Ever since the beginning of the shutdown, most of my conversations with advisors have been about their concern for their existing book of business. Judging from what I see on social media, it is clear that advisors are “circling the wagons” and are in full protection mode.  

I get it. If behavioral finance has taught us anything, the fear of loss is felt much more acutely than the joy of a gain. Natural instinct in volatile times is to protect what is yours and help your clients through the difficulty.    

Age and experience give a broader perspective. I remember watching the Quotron machine1 on October 19, 1987, as the market tumbled on Black Monday. After riding the dot.com bubble of the late 90s, I consoled clients and advisors when it eventually burst. I was traveling on two different planes on the morning of Sept 11, and spent the next few days in advisors’ offices in Iowa and Minnesota listening to their fears. And, I was leading a sales team in the Midwest during the global financial crisis in 2008 and 2009. I spent countless hours speaking, writing and mostly listening about how it was different. 

Yes, the world has now changed… again.

What can we do now?

Today, as I sit in my home office, I can tell you that the most successful advisors I knew during those times took great care of their clients, but also used the volatility and confusion to grow, really grow their businesses. While the natural inclination of most is to wait it out, the most successful firms were proactive and reached out to others who needed help. Clients (and some advisors) have been complacent over the bull market run but we all know that is over. So what are you doing now?

Personally, I am sick of hearing commercials on TV and from just about every company in the world that somehow has my email address about their reactions to COVID-19, and how “We’re all in this together” and “In times like these…”.  Proactive advisors are sick of it too. Instead of sitting back commiserating, those advisors are reaching out — helping people and providing real value. Those advisors are cognizant of the environment and interested in what prospects are feeling and thinking.

Why are you different? Do your prospects know?

Earlier today, I received a note from an advisor who said he wanted to be proactive. In fact, he had been reaching out to a few known prospects via LinkedIn. A few had responded with comments like: “I’m comfortable with my advisor but will keep your contact info in case something changes.”  As we discussed the tactic, I asked him:

  • When reaching out, how did you address the current situation? 
  • How did you let that prospect know that you help people just like them?
  • What specific steps did you say you were taking with your existing clients?
  • How did you describe your process in light of the current social distancing?
  • How did you position the current benefits of working with your firm?

As you can imagine, he was unable to answer any of those questions in detail. It sounds weird to write, and probably weirder to say, but he was doing pre-Covid-19 marketing in a post-Covid-19 world.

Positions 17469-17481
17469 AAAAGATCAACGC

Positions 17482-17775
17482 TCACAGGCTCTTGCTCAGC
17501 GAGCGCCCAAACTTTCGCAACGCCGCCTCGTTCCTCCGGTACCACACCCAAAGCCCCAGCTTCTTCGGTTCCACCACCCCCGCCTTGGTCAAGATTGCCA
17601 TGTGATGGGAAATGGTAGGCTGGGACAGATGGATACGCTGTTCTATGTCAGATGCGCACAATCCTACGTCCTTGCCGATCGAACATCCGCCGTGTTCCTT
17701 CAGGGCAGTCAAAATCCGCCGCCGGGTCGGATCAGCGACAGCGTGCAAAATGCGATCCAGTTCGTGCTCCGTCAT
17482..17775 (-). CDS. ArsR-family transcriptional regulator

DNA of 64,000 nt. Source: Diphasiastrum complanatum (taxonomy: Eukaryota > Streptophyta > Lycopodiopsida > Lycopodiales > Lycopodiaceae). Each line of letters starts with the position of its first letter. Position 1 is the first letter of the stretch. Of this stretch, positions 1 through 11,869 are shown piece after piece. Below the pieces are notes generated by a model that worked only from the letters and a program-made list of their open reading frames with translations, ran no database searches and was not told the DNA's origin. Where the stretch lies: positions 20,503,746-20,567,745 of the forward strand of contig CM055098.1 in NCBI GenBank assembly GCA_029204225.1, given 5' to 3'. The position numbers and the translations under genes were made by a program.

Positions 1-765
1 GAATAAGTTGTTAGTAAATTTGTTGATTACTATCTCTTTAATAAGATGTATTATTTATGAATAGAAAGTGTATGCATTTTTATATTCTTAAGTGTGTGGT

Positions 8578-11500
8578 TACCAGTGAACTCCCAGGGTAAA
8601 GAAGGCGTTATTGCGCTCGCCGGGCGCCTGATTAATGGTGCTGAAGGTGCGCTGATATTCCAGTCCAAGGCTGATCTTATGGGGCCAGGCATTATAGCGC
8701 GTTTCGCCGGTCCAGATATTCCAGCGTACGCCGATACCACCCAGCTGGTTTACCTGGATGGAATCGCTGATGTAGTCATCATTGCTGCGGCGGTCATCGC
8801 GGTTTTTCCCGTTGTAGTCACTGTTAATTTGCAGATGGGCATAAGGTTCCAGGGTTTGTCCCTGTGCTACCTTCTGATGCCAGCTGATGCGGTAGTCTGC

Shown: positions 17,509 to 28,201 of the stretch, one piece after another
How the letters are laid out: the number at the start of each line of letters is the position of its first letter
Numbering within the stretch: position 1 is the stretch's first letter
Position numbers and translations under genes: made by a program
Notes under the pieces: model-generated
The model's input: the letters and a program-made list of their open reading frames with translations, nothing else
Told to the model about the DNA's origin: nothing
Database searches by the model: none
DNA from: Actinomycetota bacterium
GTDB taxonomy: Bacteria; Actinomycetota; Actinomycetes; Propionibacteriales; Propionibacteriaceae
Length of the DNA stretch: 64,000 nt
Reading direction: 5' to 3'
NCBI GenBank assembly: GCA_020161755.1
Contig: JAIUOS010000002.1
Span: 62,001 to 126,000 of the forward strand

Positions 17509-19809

Personalized, customized and transparent

In both our Advisory Firms in 2030 papers (The Innovation Imperative and Growth through Specialization), we discussed how clients are being empowered to look beyond traditional goods and services. They now use technology to compare, price and review what they buy. Financial advice is no different. Consumers have the ultimate choice in today’s market, so advisory firms have to stand out and not look like what consumers already know, or think they know.  

globeFor example, in pre-Covid-19 marketing, you may have suggested that you offered financial planning and that your process includes a “get-to-know-you meeting.” You may have suggested you provide a second opinion service to review a portfolio. In post-Covid-19 ask yourself, “What has changed in my process? How have I adapted and how can I share what I have learned with my prospects?” Taking this to a logical conclusion, how can you make the communication more customized and transparent in light of what the client is thinking right now?

In times of volatility and turmoil, prospects want to see confidence in a leader, along with messaging on exactly how you help clients just like them. Projecting that confidence is important. To me, instead of merely telling prospects “We are here if you have questions,” or “We are here to help,” the proactive advisors might communicate a more substantial message:

  • Your offices are fully functioning, without interruption.  
  • Each member of your staff is following the systematic workflows that were created for situations just like this.
  • While you prefer in person, all first meetings (and client reviews) have gone on, uninterrupted, using secure technology.
  • Likewise, documents (like those used in a second opinion service) are secure, shared via encrypted emails and vaults to protect the data — as it should be.

What to do?

Now is the time. Go back to everyone who over the last few years said no, or that they weren’t ready to become your client. Reach out to every prospect listed in your CRM or that attended a workshop, a seminar or was a guest at a client appreciation event you held. Review your newsletter mailing list or search on second-level connections in LinkedIn for anyone who fits your profile, or even better, the persona that you have created as your ideal client. Be proactive, be confident, and answer the question, “Why are you different?”

I remember writing this same advice in 2001, 2009 and I am writing it again today: “There is simply no better time to grow an advisory business.” When this is over, some will look back with regret. Others will have changed their processes and attracted a completely new group of clients they can help for generations. Which one will you be?

1 Quotron machine, Wikipedia

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